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December 1997 (Volume 49, Number 7)

Notes from the Editor

The New Yorker dated October 20-27 carries, along with a generous menu of futurology, a sensational article on the past and present. It is entitled “The Return of Karl Marx,” by John Cassidy, who is self-identified as an Oxford-educated friend of “a highly intelligent and levelheaded Englishman whose career has taken him…to a big Wall Street investment bank.” Visiting with his friend at the latter’s Long Island summer home during the early summer, the two discussed the economy and speculated on how long the current financial boom would last.

“To my surprise, he brought up Karl Marx. ‘The longer I spend on Wall Street, the more convinced I am that Marx was right,’ he said.

“I assumed he was joking.

“‘There is a Nobel Prize waiting for the economist who resurrects Marx and puts it all together,’ he continued, quite seriously. ‘I am absolutely convinced that Marx’s approach is the best way to look at capitalism.’

“I didn’t hide my astonishment. We had both studied economics during the early eighties at Oxford, where most of our teachers agreed with Keynes that Marx’s economic theories were ‘complicated hocus-pocus’ and Communism was an ‘insult to our intelligence.’…Nonetheless I decided that if my host, with all his experience of global finance, reckoned Marx had something worthwhile to say, perhaps it was time to take a look.”

So he did the rounds of second-hand bookstores and picked up what seems to have been a reasonably representative collection of Marx’s writing and took them along with him as reading matter on his August vacation.

The result is the New Yorker article mentioned above. Why do we call it “sensational”? There are two reasons, both necessary to an explanation. First, because the author comes to his subject with an open mind and makes no effort to slide over or qualify the favorable opinion his inquiries led him to. The final sentence of the article makes his position clear: “His [Marx’s] books will be worth reading as long as capitalism endures.” Of how many authors can that honestly be said today? Second, the New Yorker had the courage to publish the article despite the obvious fact that it contradicts the all but unanimous conventional wisdom of the bourgeois media that Marx and Marxism died an ignominious death with the collapse of the Soviet Union in 1989-90. Announcing the “return of Marx” so soon after that even required courage. If you doubt it, just try to imagine the editors of, say, the New York Times Sunday magazine having to decide whether or not to publish Cassidy’s article.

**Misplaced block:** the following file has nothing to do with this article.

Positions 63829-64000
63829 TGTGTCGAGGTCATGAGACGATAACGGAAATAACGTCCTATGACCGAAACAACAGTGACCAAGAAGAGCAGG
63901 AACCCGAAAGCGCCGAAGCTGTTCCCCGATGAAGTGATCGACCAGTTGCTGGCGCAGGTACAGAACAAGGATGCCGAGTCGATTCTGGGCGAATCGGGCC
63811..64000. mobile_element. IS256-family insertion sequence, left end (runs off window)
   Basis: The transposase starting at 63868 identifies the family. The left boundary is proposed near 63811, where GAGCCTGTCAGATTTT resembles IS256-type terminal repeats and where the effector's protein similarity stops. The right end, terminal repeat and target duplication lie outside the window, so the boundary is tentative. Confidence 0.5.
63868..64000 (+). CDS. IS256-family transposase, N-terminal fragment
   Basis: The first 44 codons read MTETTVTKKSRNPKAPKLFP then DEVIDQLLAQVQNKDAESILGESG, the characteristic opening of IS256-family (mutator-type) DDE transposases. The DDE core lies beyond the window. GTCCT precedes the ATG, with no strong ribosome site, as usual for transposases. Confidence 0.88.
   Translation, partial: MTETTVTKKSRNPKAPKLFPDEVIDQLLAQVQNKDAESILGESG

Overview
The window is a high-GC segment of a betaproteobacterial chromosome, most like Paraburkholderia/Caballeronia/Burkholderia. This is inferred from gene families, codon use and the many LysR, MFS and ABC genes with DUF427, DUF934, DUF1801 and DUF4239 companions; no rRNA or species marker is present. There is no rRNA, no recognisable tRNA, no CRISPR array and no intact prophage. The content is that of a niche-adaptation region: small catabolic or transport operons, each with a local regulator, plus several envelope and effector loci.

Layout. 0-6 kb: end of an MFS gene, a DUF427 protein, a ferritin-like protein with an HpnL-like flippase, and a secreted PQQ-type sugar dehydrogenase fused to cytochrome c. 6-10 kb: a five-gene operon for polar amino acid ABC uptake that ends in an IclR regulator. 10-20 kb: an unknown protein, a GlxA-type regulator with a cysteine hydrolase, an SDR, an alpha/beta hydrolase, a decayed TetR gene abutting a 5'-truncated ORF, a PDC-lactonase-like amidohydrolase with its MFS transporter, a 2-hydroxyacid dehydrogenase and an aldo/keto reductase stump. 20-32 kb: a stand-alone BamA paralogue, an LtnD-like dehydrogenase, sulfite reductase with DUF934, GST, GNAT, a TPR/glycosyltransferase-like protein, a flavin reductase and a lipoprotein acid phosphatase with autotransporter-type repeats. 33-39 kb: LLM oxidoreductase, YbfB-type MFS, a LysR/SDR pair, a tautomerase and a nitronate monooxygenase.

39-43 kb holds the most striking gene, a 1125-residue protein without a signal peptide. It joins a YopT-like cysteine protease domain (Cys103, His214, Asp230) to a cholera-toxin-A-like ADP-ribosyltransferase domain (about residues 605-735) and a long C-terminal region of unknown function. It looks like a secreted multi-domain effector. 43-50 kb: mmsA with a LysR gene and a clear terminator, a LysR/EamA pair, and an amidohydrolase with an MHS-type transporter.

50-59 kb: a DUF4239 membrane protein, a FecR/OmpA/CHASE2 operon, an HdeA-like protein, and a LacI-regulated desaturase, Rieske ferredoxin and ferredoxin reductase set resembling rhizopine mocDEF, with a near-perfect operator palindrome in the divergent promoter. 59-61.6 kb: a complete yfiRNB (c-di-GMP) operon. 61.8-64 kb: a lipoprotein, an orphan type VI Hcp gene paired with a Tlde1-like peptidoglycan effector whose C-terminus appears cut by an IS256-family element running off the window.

With respect to content, there is, not surprisingly, little in “The Return of Karl Marx” that is new or original. Cassidy speaks of the “failure of Communism” being a part of Marx’s legacy, but immediately adds that “this was not his primary interest…Marx was a student of capitalism, and that is how he should be judged.” Quite so. Compared to most latter-day commentators on Marx’s work, Cassidy is generally fair and accurate, a remarkable achievement in this day and age of debased and all too often shamefully dishonest ideological welfare. Obviously we disagree with some of what he says, but any one interested in improving, or just refreshing, his or her knowledge of what Marx and Marxism are all about could find a lot worse places to start then this New Yorker article. And if the implication of the title—that Marx is back and will be with us as long as we live in a capitalist society—is borne out by the course of history, the knowledge gained will be well worth having and adding to as opportunity offers and experience unfolds.

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1997, Volume 49, Issue 07 (December)
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